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The language of faith affiliation
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Gitanole Offline
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Post: #21
RE: The language of faith affiliation
(01-25-2023 04:03 PM)jrj84105 Wrote:  BYU has neither a divinity school, a religion degree, nor a theology department. I guess that is not surprising for a church with lay clergy that instead mandates religious coursework for all students.

At the top of the BYU hierarchy are LDS 'apostles,' described in university materials as 'ordained leaders... chosen through inspiration' who 'hold the keys to the priesthood' that have 'come down from heaven.' They view themselves as successors to the original twelve apostles.

https://rsc.byu.edu/latter-day-saint-essentials/apostle

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(This post was last modified: 01-25-2023 04:44 PM by Gitanole.)
01-25-2023 04:39 PM
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inutech Offline
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Post: #22
RE: The language of faith affiliation
(01-25-2023 04:32 PM)Gitanole Wrote:  
(01-25-2023 04:05 PM)inutech Wrote:  ....
"Demon servants" takes you down a whole new path doesn't it?

The descriptor at Wake Forest ('demon Deacons') has from the beginning employed Merriam-Webster's definition 4.

https://www.merriam-webster.com/dictionary/demon

07-coffee3

An enthusiastic servant would be one worth having.

By that definition, you'd hope that most of your Baptist deacons in churches are "demon" deacons (and I've known some that are).
01-25-2023 06:02 PM
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JRsec Offline
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Post: #23
RE: The language of faith affiliation
(01-25-2023 01:02 AM)DavidSt Wrote:  My late Uncle was a Methodist Priest, and he taught at West Virginia Wesleyen and one of the schools in Georgia.
David, Methodists don't have priests. They have ministers.

This thread is moving.

Baptists have ministers. Deacons are laity who assume a responsibility in assisting the congregation (each usually has a list of families to visit and speak with) and they make decisions on a variety of things ranging from local church polity to maintenance. And Green Bison deacons may be ushers, but not all ushers are deacons.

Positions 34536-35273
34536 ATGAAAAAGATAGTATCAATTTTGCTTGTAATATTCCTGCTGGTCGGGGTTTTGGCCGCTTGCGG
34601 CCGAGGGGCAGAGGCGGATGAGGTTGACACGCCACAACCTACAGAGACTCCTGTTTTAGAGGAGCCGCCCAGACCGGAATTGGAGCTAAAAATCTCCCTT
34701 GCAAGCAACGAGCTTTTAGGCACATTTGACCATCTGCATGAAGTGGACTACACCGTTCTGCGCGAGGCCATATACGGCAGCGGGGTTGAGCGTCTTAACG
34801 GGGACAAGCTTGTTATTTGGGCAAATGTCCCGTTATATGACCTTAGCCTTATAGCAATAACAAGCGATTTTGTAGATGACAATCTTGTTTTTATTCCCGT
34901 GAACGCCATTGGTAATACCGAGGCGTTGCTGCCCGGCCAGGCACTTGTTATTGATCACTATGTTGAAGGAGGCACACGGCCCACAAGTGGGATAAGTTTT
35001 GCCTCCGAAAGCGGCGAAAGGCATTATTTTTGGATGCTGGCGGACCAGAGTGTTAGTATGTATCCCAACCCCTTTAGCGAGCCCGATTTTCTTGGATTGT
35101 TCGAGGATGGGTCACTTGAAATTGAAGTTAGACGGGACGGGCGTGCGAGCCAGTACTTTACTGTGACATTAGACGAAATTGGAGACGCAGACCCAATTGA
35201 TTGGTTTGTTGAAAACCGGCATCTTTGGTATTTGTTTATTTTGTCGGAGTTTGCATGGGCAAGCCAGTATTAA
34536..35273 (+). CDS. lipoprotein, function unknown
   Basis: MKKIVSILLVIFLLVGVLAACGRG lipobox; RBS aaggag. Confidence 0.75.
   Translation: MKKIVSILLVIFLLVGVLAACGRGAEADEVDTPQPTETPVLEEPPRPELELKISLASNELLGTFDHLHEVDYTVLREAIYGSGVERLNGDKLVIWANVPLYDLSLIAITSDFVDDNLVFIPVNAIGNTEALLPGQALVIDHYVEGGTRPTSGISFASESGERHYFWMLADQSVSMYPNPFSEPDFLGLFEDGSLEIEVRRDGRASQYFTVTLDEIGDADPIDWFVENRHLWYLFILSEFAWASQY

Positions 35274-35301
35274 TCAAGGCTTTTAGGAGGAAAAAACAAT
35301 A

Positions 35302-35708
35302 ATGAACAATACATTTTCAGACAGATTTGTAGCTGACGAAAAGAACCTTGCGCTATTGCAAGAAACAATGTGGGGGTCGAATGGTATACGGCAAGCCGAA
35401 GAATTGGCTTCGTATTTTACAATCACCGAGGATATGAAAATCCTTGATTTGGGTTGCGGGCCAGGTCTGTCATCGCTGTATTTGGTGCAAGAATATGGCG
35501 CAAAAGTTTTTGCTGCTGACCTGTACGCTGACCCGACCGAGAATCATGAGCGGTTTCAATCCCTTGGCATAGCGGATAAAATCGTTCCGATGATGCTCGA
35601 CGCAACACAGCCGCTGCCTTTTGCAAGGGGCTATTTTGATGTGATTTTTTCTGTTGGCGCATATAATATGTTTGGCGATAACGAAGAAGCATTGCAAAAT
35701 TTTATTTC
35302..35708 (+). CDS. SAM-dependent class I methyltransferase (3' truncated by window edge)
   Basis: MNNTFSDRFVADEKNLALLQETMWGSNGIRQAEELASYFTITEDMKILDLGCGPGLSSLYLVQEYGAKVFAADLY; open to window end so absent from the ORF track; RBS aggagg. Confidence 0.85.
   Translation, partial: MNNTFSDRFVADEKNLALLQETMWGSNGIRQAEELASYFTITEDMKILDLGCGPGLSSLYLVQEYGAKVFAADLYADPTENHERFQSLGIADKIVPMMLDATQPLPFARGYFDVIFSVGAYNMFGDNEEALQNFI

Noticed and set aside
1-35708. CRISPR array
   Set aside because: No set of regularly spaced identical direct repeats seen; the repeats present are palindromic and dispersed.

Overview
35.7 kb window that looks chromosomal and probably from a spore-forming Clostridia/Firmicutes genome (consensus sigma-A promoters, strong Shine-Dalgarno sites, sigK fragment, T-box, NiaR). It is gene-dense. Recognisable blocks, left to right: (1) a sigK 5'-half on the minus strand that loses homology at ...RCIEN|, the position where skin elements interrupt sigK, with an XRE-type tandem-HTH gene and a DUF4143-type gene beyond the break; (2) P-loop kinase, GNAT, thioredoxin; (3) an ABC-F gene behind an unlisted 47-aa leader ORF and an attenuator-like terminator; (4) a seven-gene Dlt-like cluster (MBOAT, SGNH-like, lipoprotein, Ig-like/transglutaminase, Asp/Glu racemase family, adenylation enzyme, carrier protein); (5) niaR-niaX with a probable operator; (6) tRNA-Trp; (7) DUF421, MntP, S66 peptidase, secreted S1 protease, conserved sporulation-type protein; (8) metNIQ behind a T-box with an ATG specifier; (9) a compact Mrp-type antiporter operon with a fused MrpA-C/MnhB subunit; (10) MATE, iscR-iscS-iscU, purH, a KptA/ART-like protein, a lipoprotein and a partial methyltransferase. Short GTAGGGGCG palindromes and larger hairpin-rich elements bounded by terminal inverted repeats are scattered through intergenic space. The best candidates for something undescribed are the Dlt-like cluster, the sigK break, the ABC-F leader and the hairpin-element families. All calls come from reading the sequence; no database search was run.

In the Methodist church the terms Deacon and Elder are distinctions in the progression of ordination with the latter having full rights to administer sacraments alone. It really operates more like tenure. There are Diaconal ministers as well and they assume roles of service.

Bill Dazzle, Vanderbilt began as a Methodist Seminary and became non-denominational. Ditto for Duke and essentially Emory. Emory trains pastors for the United Church of Christ, the Evangelical Lutheran Church of America, and for the Presbyterian Church of the United States, in addition to the United Methodist Church (which shall remain the liberal wing after their current split is completed). The rest are all churches which already split over the issue of sexuality and those are the liberal portions of the split.

You won't find Missouri Synod Lutherans, Presbyterian Church of America, Church of Christ students at that school, though if they wished they may enroll, but the seminary education at Emory would not be recognized by their denominations as those are the conservative portion of those splits.

Baylor and Brigham Young are the schools with seminaries which follow the polity of their denominations for main campus policy. Baylor is Southern Baptist and BYU is of course the Church of Jesus Christ of the Latter Day Saints (Mormon).

To Gitanole, Princeton also has a seminary.

Most private universities founded in the 1800's by religious denominations are secular now. If they have seminaries the seminaries are separate in governance from the main campus allowing the scientific method to prevail for undergraduate and graduate studies outside of the seminary.

The ignorance on this board of all of these matters is staggering.

I do not see the PAC 12 accepting Baylor or Brigham Young on the basis of academic freedom. Southern California was established by the Methodist Church, but is secular. T.C.U. was established by the Christian Church but maintains its seminary independent of the main campus. The only thing which would keep TCU out of the PAC 12 would be academic standing.

IMO, this thread could have served a solid purpose for the main board, but then the ignorance of the topic took over so it is in a subforum of the Spin Room. But one in which more serious discussion is expected.

Religious discussions are strictly forbidden on the CS/CR forum. FYI

The Sicatoka and JohninTX Kudos on accurate information.
(This post was last modified: 01-25-2023 06:38 PM by JRsec.)
01-25-2023 06:09 PM
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inutech Offline
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Post: #24
RE: The language of faith affiliation